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How to chart your kids’ growth without marking up your wall

Kids will love this novelty size ruler.

Timothy Moore/The Globe and Mail

Home-improvement projects don't have to eat up all your time or empty your wallet. Nor do you necessarily need to call in experts. There's a long and growing list of ways to add a dash of design all on your own to whatever living space you call home. Charting your kids' growth by marking a wall has one big problem and one small problem. The big problem: If you move, it's not like you can take the wall with you. The small problem: You wind up with a bunch of marks on your wall. There's a better way. Kids will love this novelty-sized ruler (because kids love novelty-sized everything) and you'll appreciate it as a stylish alternative to a marker on the wall.

What you'll need

A wood board (I used a six-foot-long piece of pine)

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Paint (I used Behr Premium Plus paint and primer in one)

Paint brush


Measuring tape

The cost

About $30

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Less than one hour, not including the time it takes for paint to dry.

What to do

Start by sanding the board. Any time you're painting wood, you want to begin by sanding because it opens up the grain. Plus, you don't want any rough edges.

Next, paint the board. If you want a classic school-ruler look, you could just stain it. I wanted to go for something a little different, so I painted my board white.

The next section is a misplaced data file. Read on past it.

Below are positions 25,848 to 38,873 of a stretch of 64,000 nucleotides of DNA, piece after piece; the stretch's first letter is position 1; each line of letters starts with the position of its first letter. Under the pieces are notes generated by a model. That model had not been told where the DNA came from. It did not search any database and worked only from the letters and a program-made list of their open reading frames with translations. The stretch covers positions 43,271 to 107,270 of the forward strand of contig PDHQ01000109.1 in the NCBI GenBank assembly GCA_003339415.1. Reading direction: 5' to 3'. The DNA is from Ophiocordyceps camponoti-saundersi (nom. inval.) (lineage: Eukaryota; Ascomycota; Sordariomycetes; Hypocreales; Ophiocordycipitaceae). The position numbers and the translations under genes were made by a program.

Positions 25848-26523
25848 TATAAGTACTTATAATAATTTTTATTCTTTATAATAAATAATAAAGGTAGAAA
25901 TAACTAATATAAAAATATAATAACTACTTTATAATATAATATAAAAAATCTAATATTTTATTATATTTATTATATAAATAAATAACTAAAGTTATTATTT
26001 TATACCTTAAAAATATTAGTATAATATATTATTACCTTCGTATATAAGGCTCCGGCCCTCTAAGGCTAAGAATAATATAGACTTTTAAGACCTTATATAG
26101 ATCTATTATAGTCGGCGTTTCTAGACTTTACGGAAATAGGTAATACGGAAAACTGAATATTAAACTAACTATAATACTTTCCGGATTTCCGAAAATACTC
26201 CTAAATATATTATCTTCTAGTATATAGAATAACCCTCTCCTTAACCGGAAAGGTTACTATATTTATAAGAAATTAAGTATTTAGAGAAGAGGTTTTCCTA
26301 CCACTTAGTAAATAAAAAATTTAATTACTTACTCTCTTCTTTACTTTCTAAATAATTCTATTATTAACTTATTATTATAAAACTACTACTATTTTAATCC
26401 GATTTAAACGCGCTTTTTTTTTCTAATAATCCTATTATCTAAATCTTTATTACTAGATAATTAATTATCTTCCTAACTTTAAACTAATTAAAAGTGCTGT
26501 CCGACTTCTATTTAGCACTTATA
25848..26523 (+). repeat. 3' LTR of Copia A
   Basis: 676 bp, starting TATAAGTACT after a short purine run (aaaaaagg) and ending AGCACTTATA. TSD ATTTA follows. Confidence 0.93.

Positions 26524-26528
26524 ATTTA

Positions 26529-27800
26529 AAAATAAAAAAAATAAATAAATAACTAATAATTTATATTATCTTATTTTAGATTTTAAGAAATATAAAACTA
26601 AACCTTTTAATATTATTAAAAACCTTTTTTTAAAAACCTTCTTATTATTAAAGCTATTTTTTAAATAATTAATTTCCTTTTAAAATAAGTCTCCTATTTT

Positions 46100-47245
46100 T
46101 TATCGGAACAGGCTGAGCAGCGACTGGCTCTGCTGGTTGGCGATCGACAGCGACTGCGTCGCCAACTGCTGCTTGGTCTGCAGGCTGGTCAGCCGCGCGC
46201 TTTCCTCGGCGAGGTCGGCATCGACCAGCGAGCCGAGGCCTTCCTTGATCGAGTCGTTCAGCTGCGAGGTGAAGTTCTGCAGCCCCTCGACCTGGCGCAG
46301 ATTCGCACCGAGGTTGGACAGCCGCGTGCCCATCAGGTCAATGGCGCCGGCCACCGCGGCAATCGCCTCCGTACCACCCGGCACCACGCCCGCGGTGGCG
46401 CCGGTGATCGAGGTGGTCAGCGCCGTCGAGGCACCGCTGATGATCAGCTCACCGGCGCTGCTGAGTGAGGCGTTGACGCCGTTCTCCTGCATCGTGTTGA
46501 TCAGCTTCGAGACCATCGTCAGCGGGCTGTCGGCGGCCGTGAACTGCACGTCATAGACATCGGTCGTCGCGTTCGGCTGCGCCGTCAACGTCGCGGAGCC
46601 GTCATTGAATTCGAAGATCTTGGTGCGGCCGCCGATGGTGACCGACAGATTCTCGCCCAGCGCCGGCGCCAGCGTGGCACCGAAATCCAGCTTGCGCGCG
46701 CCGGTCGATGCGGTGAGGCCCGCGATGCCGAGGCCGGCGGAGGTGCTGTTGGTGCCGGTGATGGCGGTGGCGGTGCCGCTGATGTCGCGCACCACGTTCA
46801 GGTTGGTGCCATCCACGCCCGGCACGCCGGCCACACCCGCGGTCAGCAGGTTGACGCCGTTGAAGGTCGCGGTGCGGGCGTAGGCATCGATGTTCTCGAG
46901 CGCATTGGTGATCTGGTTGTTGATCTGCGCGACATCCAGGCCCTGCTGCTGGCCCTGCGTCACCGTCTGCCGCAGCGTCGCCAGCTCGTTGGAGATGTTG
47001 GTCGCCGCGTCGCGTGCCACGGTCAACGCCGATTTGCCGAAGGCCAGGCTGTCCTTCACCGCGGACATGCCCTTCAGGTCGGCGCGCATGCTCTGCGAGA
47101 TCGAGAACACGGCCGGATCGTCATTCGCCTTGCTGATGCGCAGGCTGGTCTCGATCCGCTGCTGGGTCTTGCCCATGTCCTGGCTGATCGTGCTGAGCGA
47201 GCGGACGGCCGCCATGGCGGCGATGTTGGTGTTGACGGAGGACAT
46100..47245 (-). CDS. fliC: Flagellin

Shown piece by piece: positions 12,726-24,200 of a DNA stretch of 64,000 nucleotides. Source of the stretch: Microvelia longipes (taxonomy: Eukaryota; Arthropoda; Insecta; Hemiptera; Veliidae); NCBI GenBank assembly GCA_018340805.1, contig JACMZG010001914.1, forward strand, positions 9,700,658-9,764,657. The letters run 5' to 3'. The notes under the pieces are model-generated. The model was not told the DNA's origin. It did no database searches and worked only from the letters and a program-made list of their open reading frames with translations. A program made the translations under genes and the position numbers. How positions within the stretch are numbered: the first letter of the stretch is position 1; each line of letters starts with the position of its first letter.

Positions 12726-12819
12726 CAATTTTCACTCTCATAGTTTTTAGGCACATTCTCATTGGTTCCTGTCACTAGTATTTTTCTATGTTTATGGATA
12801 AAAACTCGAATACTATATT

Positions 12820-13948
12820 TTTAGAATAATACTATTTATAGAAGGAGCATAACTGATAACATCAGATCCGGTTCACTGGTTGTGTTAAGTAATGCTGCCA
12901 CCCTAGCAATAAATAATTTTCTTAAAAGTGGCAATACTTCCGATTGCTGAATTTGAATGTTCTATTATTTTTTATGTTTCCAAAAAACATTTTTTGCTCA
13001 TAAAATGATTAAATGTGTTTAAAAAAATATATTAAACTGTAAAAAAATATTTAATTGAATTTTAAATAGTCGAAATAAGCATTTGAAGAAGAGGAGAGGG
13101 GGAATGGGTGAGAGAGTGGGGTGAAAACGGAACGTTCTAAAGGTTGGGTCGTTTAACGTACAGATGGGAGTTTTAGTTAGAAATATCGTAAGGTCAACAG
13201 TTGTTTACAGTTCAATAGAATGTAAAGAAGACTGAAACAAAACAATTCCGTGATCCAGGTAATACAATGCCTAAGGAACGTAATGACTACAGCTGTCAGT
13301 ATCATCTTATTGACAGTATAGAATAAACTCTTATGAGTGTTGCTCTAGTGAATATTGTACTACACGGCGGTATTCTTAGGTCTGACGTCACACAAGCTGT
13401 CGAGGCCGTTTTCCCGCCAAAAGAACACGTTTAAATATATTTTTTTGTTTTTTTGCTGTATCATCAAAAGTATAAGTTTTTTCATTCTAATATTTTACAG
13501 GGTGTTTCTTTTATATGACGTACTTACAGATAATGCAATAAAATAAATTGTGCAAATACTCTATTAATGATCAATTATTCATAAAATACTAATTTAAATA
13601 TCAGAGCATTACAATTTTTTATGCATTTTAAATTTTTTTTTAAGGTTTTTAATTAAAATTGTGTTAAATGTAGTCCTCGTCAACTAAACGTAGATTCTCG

Decide where you will hang the finished product and make your marks on the board accordingly. If you don't care about being exact, you can start the marks anywhere. But considering that this is a ruler we're making, exactitude seems only fitting. You should want the foot marks on the board to be true, so measure how high the board will hang from the floor and note the one-foot mark on your board.

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Using the stencil, paint each foot number on the board, as well as the marks between each foot. It's up to you how many marks you have between each foot, but too many will not look good.

When the finished board is ready to be hung, it's best to find a stud using a stud finder. If there is no stud in your chosen spot, drywall plugs and screws that are at least one inch long will suffice.

Then get your kids and a pen, or better yet their favourite coloured marker. Let the magic memories begin.


Painting in the stencil marks really is the key to the look of the finished product. If it's not done correctly, the paint can bleed. If it does, get a finer brush and do whatever touch-up work is needed.

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About the Author

Dave McGinn writes about fitness trends for the Life section and also reports for Globe Arts. Prior to joining the Globe, he was a freelance journalist, covering topics from trying to eat Michael Phelps' diet to why the Joker is the best villain in comics history. He's working on improving his 10k time. More


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